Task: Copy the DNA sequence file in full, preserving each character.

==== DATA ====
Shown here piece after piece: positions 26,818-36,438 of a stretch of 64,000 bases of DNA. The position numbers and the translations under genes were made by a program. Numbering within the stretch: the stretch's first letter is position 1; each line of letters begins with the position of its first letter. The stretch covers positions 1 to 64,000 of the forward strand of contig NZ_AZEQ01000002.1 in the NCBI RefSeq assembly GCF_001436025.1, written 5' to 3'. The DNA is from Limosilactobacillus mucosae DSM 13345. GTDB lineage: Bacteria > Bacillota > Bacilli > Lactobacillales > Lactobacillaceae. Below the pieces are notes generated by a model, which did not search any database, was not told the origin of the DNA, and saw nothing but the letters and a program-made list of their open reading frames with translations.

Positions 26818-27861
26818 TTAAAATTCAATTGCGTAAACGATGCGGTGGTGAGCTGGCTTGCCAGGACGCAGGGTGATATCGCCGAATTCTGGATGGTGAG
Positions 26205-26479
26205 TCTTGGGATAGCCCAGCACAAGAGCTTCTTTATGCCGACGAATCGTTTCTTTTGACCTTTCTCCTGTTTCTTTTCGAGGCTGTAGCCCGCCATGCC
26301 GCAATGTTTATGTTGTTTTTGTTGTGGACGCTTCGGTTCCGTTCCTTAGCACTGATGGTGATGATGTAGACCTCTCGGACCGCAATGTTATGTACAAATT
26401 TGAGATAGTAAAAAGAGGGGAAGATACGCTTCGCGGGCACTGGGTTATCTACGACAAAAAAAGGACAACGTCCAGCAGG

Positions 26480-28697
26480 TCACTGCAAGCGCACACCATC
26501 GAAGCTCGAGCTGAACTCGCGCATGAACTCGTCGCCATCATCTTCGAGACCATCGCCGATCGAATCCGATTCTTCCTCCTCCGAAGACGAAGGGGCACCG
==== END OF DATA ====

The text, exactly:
Shown here piece after piece: positions 26,818-36,438 of a stretch of 64,000 bases of DNA. The position numbers and the translations under genes were made by a program. Numbering within the stretch: the stretch's first letter is position 1; each line of letters begins with the position of its first letter. The stretch covers positions 1 to 64,000 of the forward strand of contig NZ_AZEQ01000002.1 in the NCBI RefSeq assembly GCF_001436025.1, written 5' to 3'. The DNA is from Limosilactobacillus mucosae DSM 13345. GTDB lineage: Bacteria > Bacillota > Bacilli > Lactobacillales > Lactobacillaceae. Below the pieces are notes generated by a model, which did not search any database, was not told the origin of the DNA, and saw nothing but the letters and a program-made list of their open reading frames with translations.

Positions 26818-27861
26818 TTAAAATTCAATTGCGTAAACGATGCGGTGGTGAGCTGGCTTGCCAGGACGCAGGGTGATATCGCCGAATTCTGGATGGTGAG
Positions 26205-26479
26205 TCTTGGGATAGCCCAGCACAAGAGCTTCTTTATGCCGACGAATCGTTTCTTTTGACCTTTCTCCTGTTTCTTTTCGAGGCTGTAGCCCGCCATGCC
26301 GCAATGTTTATGTTGTTTTTGTTGTGGACGCTTCGGTTCCGTTCCTTAGCACTGATGGTGATGATGTAGACCTCTCGGACCGCAATGTTATGTACAAATT
26401 TGAGATAGTAAAAAGAGGGGAAGATACGCTTCGCGGGCACTGGGTTATCTACGACAAAAAAAGGACAACGTCCAGCAGG

Positions 26480-28697
26480 TCACTGCAAGCGCACACCATC
26501 GAAGCTCGAGCTGAACTCGCGCATGAACTCGTCGCCATCATCTTCGAGACCATCGCCGATCGAATCCGATTCTTCCTCCTCCGAAGACGAAGGGGCACCG